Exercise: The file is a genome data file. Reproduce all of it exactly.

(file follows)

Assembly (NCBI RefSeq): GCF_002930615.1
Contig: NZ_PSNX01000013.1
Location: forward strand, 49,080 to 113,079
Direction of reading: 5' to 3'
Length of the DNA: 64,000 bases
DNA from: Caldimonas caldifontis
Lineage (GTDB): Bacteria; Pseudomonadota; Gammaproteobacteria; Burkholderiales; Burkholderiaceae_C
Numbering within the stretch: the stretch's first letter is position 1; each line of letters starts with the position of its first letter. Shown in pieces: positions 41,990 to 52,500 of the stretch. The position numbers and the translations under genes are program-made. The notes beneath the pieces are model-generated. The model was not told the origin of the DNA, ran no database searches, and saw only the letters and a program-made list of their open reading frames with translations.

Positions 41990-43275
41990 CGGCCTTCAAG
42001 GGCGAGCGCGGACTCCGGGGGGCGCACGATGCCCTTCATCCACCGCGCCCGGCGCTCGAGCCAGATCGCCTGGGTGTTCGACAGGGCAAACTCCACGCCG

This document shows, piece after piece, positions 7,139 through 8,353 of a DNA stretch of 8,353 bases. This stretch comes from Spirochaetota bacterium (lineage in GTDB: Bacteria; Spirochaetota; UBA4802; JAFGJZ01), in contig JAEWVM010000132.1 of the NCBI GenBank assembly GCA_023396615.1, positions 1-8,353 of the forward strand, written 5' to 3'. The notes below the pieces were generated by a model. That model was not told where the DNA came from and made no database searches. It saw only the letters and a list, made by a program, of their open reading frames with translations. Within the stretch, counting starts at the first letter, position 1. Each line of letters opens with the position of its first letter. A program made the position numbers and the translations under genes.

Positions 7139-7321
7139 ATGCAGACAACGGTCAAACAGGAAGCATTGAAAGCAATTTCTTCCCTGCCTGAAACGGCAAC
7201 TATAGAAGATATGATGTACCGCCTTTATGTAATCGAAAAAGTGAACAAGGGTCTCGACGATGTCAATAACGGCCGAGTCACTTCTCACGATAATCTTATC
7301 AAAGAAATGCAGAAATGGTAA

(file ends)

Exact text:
Assembly (NCBI RefSeq): GCF_002930615.1
Contig: NZ_PSNX01000013.1
Location: forward strand, 49,080 to 113,079
Direction of reading: 5' to 3'
Length of the DNA: 64,000 bases
DNA from: Caldimonas caldifontis
Lineage (GTDB): Bacteria; Pseudomonadota; Gammaproteobacteria; Burkholderiales; Burkholderiaceae_C
Numbering within the stretch: the stretch's first letter is position 1; each line of letters starts with the position of its first letter. Shown in pieces: positions 41,990 to 52,500 of the stretch. The position numbers and the translations under genes are program-made. The notes beneath the pieces are model-generated. The model was not told the origin of the DNA, ran no database searches, and saw only the letters and a program-made list of their open reading frames with translations.

Positions 41990-43275
41990 CGGCCTTCAAG
42001 GGCGAGCGCGGACTCCGGGGGGCGCACGATGCCCTTCATCCACCGCGCCCGGCGCTCGAGCCAGATCGCCTGGGTGTTCGACAGGGCAAACTCCACGCCG

This document shows, piece after piece, positions 7,139 through 8,353 of a DNA stretch of 8,353 bases. This stretch comes from Spirochaetota bacterium (lineage in GTDB: Bacteria; Spirochaetota; UBA4802; JAFGJZ01), in contig JAEWVM010000132.1 of the NCBI GenBank assembly GCA_023396615.1, positions 1-8,353 of the forward strand, written 5' to 3'. The notes below the pieces were generated by a model. That model was not told where the DNA came from and made no database searches. It saw only the letters and a list, made by a program, of their open reading frames with translations. Within the stretch, counting starts at the first letter, position 1. Each line of letters opens with the position of its first letter. A program made the position numbers and the translations under genes.

Positions 7139-7321
7139 ATGCAGACAACGGTCAAACAGGAAGCATTGAAAGCAATTTCTTCCCTGCCTGAAACGGCAAC
7201 TATAGAAGATATGATGTACCGCCTTTATGTAATCGAAAAAGTGAACAAGGGTCTCGACGATGTCAATAACGGCCGAGTCACTTCTCACGATAATCTTATC
7301 AAAGAAATGCAGAAATGGTAA